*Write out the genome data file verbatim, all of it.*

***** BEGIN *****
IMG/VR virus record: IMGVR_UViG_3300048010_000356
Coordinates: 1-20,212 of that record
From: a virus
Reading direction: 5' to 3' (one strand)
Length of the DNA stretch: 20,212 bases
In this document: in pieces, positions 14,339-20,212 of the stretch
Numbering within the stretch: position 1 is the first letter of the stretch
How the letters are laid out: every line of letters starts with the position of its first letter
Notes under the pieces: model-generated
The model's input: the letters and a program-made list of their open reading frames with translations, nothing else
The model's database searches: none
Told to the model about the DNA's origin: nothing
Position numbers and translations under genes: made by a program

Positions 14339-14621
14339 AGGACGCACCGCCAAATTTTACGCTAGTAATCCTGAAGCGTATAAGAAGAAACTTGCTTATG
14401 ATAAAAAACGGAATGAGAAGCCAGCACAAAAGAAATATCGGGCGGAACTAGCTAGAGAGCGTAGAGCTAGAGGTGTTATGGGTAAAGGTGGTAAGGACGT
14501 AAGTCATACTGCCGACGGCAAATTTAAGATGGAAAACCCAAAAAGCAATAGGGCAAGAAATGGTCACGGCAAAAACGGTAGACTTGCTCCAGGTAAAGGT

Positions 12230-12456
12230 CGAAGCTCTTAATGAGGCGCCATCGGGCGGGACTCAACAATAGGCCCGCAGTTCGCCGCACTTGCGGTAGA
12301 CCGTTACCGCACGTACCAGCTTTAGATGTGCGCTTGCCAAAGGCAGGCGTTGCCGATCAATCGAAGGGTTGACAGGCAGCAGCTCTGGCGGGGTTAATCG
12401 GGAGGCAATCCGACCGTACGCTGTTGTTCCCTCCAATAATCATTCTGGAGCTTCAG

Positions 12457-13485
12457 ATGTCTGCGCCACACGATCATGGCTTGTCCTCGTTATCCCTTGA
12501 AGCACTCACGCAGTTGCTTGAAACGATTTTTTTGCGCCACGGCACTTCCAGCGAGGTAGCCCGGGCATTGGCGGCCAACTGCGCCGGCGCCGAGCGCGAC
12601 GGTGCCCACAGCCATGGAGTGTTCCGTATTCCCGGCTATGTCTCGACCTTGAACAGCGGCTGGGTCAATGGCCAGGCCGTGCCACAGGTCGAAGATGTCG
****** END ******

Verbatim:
IMG/VR virus record: IMGVR_UViG_3300048010_000356
Coordinates: 1-20,212 of that record
From: a virus
Reading direction: 5' to 3' (one strand)
Length of the DNA stretch: 20,212 bases
In this document: in pieces, positions 14,339-20,212 of the stretch
Numbering within the stretch: position 1 is the first letter of the stretch
How the letters are laid out: every line of letters starts with the position of its first letter
Notes under the pieces: model-generated
The model's input: the letters and a program-made list of their open reading frames with translations, nothing else
The model's database searches: none
Told to the model about the DNA's origin: nothing
Position numbers and translations under genes: made by a program

Positions 14339-14621
14339 AGGACGCACCGCCAAATTTTACGCTAGTAATCCTGAAGCGTATAAGAAGAAACTTGCTTATG
14401 ATAAAAAACGGAATGAGAAGCCAGCACAAAAGAAATATCGGGCGGAACTAGCTAGAGAGCGTAGAGCTAGAGGTGTTATGGGTAAAGGTGGTAAGGACGT
14501 AAGTCATACTGCCGACGGCAAATTTAAGATGGAAAACCCAAAAAGCAATAGGGCAAGAAATGGTCACGGCAAAAACGGTAGACTTGCTCCAGGTAAAGGT

Positions 12230-12456
12230 CGAAGCTCTTAATGAGGCGCCATCGGGCGGGACTCAACAATAGGCCCGCAGTTCGCCGCACTTGCGGTAGA
12301 CCGTTACCGCACGTACCAGCTTTAGATGTGCGCTTGCCAAAGGCAGGCGTTGCCGATCAATCGAAGGGTTGACAGGCAGCAGCTCTGGCGGGGTTAATCG
12401 GGAGGCAATCCGACCGTACGCTGTTGTTCCCTCCAATAATCATTCTGGAGCTTCAG

Positions 12457-13485
12457 ATGTCTGCGCCACACGATCATGGCTTGTCCTCGTTATCCCTTGA
12501 AGCACTCACGCAGTTGCTTGAAACGATTTTTTTGCGCCACGGCACTTCCAGCGAGGTAGCCCGGGCATTGGCGGCCAACTGCGCCGGCGCCGAGCGCGAC
12601 GGTGCCCACAGCCATGGAGTGTTCCGTATTCCCGGCTATGTCTCGACCTTGAACAGCGGCTGGGTCAATGGCCAGGCCGTGCCACAGGTCGAAGATGTCG